Andrew Lloyd Webber's new musical "Aspects of Love" received mixed reviews following weeks of speculation in the British press that the Tony Award-winning composer was losing his Midas touch.
The show is his first musical since the Broadway smash hit "The Phantom of the Opera," which swept the Tony Awards last season. The new show, made up of songs without spoken dialogue, signals a newfound emphasis on emotion over spectacle from the man who brought felines and trains to melodic life in "Cats" and "Starlight Express."Charles Osborne in The Daily Telegraph said the show, which opened Monday at the Prince of Wales Theater, was "certainly Andrew Lloyd Webber's best so far."
However, Milton Shulman in The Standard found the show "a mannered, rather precious operetta . . . singularly lacking in real passion."
At a cost of $3.4 million, the production sold advance tickets worth $8.5 million. It is sold out through 1989.
The musical, set in France and based on a 1955 novel by David Garnett, relates the tangled romantic intrigue among three generations of a family and their entourage. Their "aspects of love" include romance between cousins and lesbianism.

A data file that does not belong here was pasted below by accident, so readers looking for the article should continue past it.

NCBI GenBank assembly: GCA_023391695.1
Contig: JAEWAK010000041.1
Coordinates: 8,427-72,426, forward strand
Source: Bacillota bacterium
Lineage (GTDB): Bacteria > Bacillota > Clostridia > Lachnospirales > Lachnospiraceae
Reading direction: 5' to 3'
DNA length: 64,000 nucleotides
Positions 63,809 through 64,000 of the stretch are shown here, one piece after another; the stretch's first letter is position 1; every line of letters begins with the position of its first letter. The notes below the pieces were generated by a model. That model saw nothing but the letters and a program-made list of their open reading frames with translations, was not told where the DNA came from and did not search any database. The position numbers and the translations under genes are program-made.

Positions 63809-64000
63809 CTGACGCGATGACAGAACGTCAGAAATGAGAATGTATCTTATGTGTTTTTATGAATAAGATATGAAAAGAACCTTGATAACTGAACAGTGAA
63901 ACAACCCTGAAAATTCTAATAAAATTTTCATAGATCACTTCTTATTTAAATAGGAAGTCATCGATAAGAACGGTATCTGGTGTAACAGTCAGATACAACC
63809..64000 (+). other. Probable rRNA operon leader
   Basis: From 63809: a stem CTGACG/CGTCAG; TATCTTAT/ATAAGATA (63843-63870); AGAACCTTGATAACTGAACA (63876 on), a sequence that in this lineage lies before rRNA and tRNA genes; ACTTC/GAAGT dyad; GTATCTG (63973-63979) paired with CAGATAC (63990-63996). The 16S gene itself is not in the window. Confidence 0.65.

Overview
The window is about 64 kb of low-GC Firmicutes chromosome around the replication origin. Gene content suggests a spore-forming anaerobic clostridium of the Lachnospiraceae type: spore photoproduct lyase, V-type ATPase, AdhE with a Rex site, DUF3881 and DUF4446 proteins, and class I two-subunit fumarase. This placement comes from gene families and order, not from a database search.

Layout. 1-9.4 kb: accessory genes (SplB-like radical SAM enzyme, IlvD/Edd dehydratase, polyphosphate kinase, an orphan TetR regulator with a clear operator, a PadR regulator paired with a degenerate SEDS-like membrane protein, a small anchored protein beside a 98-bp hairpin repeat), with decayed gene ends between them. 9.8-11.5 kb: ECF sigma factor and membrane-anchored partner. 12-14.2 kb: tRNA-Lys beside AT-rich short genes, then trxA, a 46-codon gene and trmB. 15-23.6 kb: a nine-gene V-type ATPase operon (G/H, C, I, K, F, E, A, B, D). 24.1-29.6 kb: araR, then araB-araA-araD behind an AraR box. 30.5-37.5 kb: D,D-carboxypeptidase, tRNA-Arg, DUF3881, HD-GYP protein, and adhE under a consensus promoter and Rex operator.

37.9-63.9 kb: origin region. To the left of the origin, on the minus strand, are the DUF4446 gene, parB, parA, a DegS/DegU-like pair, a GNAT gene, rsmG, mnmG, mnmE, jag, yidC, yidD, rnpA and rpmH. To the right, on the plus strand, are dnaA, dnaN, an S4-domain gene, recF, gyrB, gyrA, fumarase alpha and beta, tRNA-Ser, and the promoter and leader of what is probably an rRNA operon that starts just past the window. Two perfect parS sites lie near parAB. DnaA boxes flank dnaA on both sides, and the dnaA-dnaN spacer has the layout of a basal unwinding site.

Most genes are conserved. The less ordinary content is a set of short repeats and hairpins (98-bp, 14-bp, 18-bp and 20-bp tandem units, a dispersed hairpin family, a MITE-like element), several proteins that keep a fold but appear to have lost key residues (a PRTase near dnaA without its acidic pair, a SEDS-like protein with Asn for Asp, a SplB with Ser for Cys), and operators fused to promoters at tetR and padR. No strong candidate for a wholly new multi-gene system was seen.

The black-tie premiere was delayed by problems with scenery and length. In addition, James Bond actor Roger Moore, who was to play aging dilettante George Dillingham, left the show during rehearsals. Moore said he felt he was not up to singing the part.
The show marks director Trevor Nunn's first musical since his production of "Chess" bombed on Broadway last year.
Jack Tinker in The Daily Mail applauded Lloyd Webber's daring. "This is uncharted territory on so many fronts," he wrote. But he added that he wondered "whether the public are prepared for such a show of courage or not."
Michael Billington in The Guardian praised the show for exploring "the human heart rather than the possibilities of high-tech scenery." But he called it "a beguiling, fitfully pleasing musical, rather than a perfect one."
Irving Wardle in The Times called it "a well-crafted show," but he faulted the music as "timid and uninteresting."
The cast includes Kevin Colson, who inherited Moore's role, as the wealthy painter, George, and Michael Ball as his nephew, Alex. Both men are romantically linked to a French actress, Rose, performed by American Ann Crumb.
The show's most heavily plugged song, "Love Changes Everything," has received extensive airplay on British radio. It is sung by Ball, who is being hyped as the London theater's new teen hearthrob.